Singaporean bank DBS has agreed to pay $220 million for Société Générale Private Banking's Asian business.
DBS estimates that the deal will boost its $54 billion in wealth management AUM by some $10 billion. This figure allows for potential client attrition following the acquisition – SGPB has $12.6 billion in AUM in Asia, around 10% of the French group’s $117 billion.
SGPB’s Asia business – headed by Olivier Gougeon, who will be moving to DBS – comprises operations in Hong Kong and Singapore. The firm also has a Middle East private banking and trust business – DBS is also buying the latter.
The price tag may change depending on the net asset value and AUM of the business at the completion of the transaction, expected in the fourth quarter this year.
Tan Su-Shan, DBS’s head of wealth management and consumer banking, says she expects most of SGPB’s 330 Asia staff to move to the new entity, including senior management, relationship managers and their assistants. But she admits that middle- and back-office staff will be transferred “as needed”.
The Singaporean bank says the all-cash deal creates “significant revenue synergies, as SGPB's Asian clients will have access to DBS’s universal banking platform, including retail, corporate and investment banking”.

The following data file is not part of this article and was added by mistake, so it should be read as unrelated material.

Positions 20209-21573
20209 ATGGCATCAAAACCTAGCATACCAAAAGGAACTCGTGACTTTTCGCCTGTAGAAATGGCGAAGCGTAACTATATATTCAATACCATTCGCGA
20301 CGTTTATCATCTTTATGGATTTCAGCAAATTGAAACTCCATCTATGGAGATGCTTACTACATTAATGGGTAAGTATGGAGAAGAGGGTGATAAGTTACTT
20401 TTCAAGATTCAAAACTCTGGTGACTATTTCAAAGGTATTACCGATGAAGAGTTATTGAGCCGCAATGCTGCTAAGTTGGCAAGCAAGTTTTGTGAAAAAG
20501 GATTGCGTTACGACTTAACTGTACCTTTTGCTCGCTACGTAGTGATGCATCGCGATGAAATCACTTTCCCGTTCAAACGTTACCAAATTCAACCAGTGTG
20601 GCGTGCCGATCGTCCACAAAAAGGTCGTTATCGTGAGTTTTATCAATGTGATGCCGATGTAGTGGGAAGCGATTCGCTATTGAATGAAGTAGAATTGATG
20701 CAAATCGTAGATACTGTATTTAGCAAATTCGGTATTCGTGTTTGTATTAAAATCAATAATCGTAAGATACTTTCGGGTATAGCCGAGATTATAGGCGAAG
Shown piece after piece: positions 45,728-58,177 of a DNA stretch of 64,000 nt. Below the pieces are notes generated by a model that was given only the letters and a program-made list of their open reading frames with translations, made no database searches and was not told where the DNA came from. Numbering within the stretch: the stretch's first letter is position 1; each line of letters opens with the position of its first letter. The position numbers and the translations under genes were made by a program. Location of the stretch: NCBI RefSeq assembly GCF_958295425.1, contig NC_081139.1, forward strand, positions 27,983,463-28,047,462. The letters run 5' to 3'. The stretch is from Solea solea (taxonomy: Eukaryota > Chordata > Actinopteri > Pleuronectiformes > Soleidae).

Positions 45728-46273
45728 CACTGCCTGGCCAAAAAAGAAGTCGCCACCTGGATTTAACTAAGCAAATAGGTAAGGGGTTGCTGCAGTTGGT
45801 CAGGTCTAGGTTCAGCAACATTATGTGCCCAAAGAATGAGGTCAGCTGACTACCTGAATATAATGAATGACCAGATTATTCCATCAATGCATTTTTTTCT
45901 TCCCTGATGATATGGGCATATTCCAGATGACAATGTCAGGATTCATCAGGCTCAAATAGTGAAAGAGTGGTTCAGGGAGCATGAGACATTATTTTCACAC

The two banks have also signed a memorandum of understanding that will allow DBS’s clients to access products and services sold to SocGen’s European clients, such as structured products, derivatives and wealth planning. In turn, the French firm’s European clients will be able to access Asian products through DBS.
DBS also expects to achieve cost efficiencies due to pooling of infrastructure, IT and other support services.
Asked whether cost pressures led to the sale, Jean-François Mazaud, global head of SGPB, was non-committal. “I looked at the situation and said I want to be the leader [in banking] in France, a leading private bank in Europe and I want to grow my business at marginal cost,” Mazaud tells AsianInvestor. He suggests the plan is to focus efforts on SG’s corporate and investment banking business in the region, which he says is growing fast.
Rising competition and costs in the wealth management industry in Asia has made life increasingly difficult for all market players, and the smaller businesses above all. Several have either closed or scaled back substantially in recent years, including Israel’s Bank Hapoalim last year and Liechtenstein-based VP Bank in 2012. Meanwhile, Italian insurer Generali is seeking a buyer for its private bank arm, BSI, which had started a regional buildout in 2009.
The drive to boost scale and create greater cost-efficiencies has contributed, at least in part, to some significant acquisitions in recent years, including Swiss bank Julius Baer’s acquisition of Merrill Lynch’s wealth management arm in late 2012.